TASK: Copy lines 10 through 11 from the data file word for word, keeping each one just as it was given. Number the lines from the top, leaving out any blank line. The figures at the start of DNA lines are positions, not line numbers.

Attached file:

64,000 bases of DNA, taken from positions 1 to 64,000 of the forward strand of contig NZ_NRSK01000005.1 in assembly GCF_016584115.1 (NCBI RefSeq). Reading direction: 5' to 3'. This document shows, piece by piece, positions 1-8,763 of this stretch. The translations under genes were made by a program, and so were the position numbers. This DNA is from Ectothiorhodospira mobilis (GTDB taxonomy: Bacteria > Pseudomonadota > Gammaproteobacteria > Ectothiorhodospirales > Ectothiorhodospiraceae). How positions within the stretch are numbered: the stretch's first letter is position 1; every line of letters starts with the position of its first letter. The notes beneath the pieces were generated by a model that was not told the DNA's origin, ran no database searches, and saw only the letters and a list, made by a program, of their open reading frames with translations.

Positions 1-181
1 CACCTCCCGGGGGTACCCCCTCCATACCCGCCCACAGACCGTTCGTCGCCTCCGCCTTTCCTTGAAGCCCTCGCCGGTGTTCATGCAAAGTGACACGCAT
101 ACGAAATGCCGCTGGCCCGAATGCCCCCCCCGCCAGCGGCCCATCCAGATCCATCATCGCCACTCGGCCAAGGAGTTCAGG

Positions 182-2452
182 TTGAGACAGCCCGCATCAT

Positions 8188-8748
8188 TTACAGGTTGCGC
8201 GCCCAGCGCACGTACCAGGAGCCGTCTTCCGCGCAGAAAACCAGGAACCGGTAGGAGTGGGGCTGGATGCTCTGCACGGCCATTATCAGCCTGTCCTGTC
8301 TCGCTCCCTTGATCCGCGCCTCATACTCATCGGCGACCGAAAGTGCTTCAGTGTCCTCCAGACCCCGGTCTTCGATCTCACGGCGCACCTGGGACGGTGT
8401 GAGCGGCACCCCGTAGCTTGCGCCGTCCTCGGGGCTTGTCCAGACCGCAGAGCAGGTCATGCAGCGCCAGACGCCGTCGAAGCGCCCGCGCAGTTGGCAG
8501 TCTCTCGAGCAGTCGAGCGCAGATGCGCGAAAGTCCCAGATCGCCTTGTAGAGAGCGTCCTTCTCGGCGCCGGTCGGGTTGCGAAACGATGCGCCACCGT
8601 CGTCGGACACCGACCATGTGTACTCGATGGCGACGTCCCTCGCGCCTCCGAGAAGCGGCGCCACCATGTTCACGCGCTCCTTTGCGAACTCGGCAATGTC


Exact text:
8301 TCGCTCCCTTGATCCGCGCCTCATACTCATCGGCGACCGAAAGTGCTTCAGTGTCCTCCAGACCCCGGTCTTCGATCTCACGGCGCACCTGGGACGGTGT
8401 GAGCGGCACCCCGTAGCTTGCGCCGTCCTCGGGGCTTGTCCAGACCGCAGAGCAGGTCATGCAGCGCCAGACGCCGTCGAAGCGCCCGCGCAGTTGGCAG